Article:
Life Skills for Life

by Dana Smith Bader
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Today, my eldest daughter, my 21-year old will graduate from university after countless years of schooling and four hard years of university.  As I sit here today and think about the celebration we will have tonight, I wonder, hope, and pray, that she has everything she needs to face the world.  I know this is the end of a big chapter in her life, and I know from here on out, she will mostly continue the other chapters independently.  As her mother, I always tried to give her the best I could give her to love her, nurture her development, and ensure her success, but, now, all that I gave her and all that she has earned on her own will be put to the test of life.  I pray what she has is enough.  I pray that she has the essential life skills to make it in life.

According to most child development experts, life skills go hand-in-hand with development, and can help your child succeed later in life.  In her ground-breaking book, Mind in the Making (http://www.mindinthemaking.org/mitm-vook/mitm-book/), Ellen Galinsky, the chief science officer at the Bezos Family Foundation and senior research advisor for the Society for Human Resource Management (SHRM), identifies seven life skills necessary for success in all aspects of life, including school, relationships, and work, that can be instilled in children from a young age.  Educators sometimes describe these skills as “learning to learn” skills, which can be developed through intentional daily activities.  Below, we take a look at these seven life skills and offer some advice on how to develop them in your children.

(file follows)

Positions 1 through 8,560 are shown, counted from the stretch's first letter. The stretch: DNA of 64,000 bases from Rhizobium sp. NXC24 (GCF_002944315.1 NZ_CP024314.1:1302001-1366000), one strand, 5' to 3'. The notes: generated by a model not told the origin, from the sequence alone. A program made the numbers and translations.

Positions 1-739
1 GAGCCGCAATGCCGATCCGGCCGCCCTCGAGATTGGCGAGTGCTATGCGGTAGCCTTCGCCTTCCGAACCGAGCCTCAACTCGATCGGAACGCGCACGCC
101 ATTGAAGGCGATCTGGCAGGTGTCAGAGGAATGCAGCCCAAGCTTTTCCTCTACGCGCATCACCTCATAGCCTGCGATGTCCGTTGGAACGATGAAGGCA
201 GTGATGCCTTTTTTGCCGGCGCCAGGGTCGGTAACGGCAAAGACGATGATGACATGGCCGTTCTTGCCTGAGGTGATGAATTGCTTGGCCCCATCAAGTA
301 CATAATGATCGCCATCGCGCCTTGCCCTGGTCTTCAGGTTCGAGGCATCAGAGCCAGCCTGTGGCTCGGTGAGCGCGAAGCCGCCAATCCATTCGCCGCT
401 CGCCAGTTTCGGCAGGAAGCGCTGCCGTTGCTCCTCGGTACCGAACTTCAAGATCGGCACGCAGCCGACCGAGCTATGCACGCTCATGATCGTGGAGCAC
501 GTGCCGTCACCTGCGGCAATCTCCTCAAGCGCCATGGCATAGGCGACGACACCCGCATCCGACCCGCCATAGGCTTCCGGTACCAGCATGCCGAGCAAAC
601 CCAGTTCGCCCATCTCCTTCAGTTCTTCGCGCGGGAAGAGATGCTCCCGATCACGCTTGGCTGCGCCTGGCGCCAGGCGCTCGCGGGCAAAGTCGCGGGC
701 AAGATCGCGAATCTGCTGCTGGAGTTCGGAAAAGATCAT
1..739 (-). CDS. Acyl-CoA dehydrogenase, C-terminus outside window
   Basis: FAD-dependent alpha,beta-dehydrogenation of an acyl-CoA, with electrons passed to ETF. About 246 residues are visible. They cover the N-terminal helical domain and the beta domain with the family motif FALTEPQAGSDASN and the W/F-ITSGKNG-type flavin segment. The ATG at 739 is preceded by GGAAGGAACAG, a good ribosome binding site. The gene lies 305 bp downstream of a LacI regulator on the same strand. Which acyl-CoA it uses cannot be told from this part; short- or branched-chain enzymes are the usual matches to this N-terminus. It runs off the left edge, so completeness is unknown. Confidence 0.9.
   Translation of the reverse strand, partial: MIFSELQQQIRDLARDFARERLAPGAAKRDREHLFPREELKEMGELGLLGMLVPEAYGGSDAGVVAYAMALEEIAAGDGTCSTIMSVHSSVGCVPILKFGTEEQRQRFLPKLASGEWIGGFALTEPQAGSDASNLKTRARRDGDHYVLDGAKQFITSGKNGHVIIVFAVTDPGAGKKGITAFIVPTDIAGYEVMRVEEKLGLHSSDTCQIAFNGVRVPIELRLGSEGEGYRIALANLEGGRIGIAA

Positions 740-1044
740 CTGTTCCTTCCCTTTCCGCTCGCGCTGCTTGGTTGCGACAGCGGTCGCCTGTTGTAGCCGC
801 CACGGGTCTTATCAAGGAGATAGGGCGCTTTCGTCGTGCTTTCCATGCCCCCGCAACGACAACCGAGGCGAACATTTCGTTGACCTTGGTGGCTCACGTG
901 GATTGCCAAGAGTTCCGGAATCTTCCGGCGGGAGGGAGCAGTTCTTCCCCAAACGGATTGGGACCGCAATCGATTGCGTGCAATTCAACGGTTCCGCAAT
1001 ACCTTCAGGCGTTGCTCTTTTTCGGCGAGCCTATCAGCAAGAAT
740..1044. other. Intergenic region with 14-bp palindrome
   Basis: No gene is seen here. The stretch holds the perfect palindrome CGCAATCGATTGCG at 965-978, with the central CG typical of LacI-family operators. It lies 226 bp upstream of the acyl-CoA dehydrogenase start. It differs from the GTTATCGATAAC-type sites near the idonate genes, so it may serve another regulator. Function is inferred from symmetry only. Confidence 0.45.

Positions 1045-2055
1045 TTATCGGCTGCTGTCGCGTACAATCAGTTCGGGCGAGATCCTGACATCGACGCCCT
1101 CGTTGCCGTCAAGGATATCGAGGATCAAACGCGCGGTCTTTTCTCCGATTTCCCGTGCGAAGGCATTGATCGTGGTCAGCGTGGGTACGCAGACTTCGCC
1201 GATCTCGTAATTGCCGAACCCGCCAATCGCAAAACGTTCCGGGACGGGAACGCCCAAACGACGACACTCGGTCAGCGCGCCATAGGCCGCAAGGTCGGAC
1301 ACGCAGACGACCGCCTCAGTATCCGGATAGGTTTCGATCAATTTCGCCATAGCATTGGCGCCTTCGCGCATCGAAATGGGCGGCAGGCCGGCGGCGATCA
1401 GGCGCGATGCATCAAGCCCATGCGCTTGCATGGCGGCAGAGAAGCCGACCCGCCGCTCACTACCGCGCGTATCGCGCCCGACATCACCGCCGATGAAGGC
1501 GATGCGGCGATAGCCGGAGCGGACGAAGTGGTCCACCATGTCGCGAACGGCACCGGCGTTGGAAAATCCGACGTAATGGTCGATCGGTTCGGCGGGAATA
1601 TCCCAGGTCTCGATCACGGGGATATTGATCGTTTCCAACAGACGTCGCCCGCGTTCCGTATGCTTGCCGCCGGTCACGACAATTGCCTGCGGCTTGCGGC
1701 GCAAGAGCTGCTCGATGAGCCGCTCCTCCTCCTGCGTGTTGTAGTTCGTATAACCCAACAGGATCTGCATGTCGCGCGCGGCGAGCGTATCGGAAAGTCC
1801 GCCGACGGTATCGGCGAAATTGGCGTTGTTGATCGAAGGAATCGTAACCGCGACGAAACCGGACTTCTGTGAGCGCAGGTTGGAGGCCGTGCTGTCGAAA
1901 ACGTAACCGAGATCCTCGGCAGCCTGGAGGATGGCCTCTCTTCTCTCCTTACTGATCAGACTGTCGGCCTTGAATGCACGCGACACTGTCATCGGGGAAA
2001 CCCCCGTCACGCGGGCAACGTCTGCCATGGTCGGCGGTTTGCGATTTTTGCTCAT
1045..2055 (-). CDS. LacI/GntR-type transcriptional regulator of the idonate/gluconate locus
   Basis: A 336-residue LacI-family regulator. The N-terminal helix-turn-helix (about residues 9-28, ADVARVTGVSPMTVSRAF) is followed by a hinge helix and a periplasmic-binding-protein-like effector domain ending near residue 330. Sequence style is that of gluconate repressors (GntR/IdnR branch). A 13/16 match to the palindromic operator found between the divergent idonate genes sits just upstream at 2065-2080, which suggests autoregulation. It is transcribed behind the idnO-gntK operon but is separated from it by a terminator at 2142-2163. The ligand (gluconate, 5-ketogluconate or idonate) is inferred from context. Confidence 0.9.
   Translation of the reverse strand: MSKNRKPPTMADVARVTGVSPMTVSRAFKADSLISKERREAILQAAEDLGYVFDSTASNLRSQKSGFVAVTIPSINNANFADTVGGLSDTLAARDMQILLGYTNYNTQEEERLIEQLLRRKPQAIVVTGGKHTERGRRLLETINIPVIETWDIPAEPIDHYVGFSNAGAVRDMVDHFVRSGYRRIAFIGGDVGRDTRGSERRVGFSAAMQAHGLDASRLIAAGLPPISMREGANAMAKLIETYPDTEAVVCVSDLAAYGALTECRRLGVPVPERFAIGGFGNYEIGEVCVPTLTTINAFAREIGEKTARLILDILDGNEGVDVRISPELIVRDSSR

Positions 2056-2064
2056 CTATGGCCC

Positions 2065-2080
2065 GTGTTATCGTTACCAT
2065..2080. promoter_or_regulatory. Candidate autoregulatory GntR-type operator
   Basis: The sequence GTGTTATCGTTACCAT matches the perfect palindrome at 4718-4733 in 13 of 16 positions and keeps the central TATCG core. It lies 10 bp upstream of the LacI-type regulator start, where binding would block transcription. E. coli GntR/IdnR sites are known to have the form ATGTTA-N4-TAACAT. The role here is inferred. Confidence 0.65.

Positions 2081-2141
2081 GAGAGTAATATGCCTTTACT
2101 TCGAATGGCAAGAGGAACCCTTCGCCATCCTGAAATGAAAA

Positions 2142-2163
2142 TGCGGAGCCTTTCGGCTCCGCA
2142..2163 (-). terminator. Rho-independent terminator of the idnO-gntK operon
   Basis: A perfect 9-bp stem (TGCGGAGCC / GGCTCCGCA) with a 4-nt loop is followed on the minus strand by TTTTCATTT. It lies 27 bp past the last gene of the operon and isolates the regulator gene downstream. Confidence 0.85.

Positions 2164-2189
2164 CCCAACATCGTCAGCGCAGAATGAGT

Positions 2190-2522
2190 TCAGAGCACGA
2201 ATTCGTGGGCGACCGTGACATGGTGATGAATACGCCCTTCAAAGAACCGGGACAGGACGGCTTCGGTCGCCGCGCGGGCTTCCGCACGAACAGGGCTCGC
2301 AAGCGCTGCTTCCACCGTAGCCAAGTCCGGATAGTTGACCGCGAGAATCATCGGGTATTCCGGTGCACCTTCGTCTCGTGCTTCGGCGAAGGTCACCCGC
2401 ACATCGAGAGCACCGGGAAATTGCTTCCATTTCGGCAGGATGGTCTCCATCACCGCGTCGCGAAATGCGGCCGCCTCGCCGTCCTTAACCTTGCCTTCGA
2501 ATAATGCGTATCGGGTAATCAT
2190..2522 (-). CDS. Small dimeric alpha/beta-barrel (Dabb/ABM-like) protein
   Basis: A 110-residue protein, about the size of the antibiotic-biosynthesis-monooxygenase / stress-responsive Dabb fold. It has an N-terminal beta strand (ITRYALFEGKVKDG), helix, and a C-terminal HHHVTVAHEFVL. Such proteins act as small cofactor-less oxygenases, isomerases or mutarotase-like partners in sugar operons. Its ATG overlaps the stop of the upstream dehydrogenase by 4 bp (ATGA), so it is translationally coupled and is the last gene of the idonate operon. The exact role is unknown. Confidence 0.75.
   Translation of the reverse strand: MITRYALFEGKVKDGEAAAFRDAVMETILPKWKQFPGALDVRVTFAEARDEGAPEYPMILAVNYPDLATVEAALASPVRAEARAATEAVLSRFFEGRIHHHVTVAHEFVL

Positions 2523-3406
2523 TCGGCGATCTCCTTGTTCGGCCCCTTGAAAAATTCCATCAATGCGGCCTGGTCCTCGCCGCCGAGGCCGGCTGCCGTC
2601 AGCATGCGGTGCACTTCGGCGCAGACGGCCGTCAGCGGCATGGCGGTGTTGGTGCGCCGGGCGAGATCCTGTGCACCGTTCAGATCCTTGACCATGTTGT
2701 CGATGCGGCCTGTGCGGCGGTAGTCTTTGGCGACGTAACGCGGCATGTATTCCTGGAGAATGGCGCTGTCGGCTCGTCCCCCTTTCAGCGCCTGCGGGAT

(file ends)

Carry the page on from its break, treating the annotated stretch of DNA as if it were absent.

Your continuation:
The first life skill for success identified by Galinsky is focus and self-control.  Most experts say and most parents know that children thrive on routine.  It is essential for them to understand what to expect during their day so that they can feel safe and secure.  Therefore, it is important for them to have a regular schedule or routine.  Once they feel secure in their daily routine, children can learn focus and self-control.  Like adults, children cannot focus and self-regulate their emotions when their life is spinning out of control around them.  Also, children need to be told or shown what to expect in the day.  They also need opportunities for quiet time to relax, focus, and think.  We live in a noisy, distraction-filled world.  Quiet activities, such as reading a book or putting a puzzle together can help your child slow down and increase focus.

The second essential life skill is perspective-taking.  In other words, children need to learn how to understand another person’s point of view so that they can understand others and develop empathy.  Telling and reading stories is one of the best ways to develop this skill.  Perspective-taking does not come naturally to most children, but when they are asked to think about what a character in a story may be thinking or feeling, they can more easily discuss feelings and motivations of others.